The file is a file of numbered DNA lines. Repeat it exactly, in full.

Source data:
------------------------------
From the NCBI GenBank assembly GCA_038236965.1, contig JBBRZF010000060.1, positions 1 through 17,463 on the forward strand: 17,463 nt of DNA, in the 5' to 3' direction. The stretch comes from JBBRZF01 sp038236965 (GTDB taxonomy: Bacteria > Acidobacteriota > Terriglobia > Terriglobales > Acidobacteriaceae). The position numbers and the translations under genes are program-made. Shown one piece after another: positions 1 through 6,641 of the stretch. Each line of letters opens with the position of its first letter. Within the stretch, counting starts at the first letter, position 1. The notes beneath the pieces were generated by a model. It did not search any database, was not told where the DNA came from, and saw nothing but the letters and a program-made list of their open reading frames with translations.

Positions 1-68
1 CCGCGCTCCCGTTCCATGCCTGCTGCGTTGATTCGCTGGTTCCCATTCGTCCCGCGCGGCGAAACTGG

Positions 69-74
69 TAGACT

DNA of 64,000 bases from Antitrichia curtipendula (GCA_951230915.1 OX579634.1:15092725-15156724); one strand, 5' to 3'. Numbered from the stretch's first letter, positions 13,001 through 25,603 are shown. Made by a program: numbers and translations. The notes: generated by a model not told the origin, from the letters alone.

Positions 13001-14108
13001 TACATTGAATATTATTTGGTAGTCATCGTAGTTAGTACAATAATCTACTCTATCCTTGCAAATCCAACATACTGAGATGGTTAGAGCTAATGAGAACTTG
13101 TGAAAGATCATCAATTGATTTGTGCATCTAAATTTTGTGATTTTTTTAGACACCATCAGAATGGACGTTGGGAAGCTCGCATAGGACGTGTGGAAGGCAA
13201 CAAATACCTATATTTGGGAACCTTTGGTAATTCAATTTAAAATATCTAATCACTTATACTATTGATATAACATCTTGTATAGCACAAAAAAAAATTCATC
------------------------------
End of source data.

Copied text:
From the NCBI GenBank assembly GCA_038236965.1, contig JBBRZF010000060.1, positions 1 through 17,463 on the forward strand: 17,463 nt of DNA, in the 5' to 3' direction. The stretch comes from JBBRZF01 sp038236965 (GTDB taxonomy: Bacteria > Acidobacteriota > Terriglobia > Terriglobales > Acidobacteriaceae). The position numbers and the translations under genes are program-made. Shown one piece after another: positions 1 through 6,641 of the stretch. Each line of letters opens with the position of its first letter. Within the stretch, counting starts at the first letter, position 1. The notes beneath the pieces were generated by a model. It did not search any database, was not told where the DNA came from, and saw nothing but the letters and a program-made list of their open reading frames with translations.

Positions 1-68
1 CCGCGCTCCCGTTCCATGCCTGCTGCGTTGATTCGCTGGTTCCCATTCGTCCCGCGCGGCGAAACTGG

Positions 69-74
69 TAGACT

DNA of 64,000 bases from Antitrichia curtipendula (GCA_951230915.1 OX579634.1:15092725-15156724); one strand, 5' to 3'. Numbered from the stretch's first letter, positions 13,001 through 25,603 are shown. Made by a program: numbers and translations. The notes: generated by a model not told the origin, from the letters alone.

Positions 13001-14108
13001 TACATTGAATATTATTTGGTAGTCATCGTAGTTAGTACAATAATCTACTCTATCCTTGCAAATCCAACATACTGAGATGGTTAGAGCTAATGAGAACTTG
13101 TGAAAGATCATCAATTGATTTGTGCATCTAAATTTTGTGATTTTTTTAGACACCATCAGAATGGACGTTGGGAAGCTCGCATAGGACGTGTGGAAGGCAA
13201 CAAATACCTATATTTGGGAACCTTTGGTAATTCAATTTAAAATATCTAATCACTTATACTATTGATATAACATCTTGTATAGCACAAAAAAAAATTCATC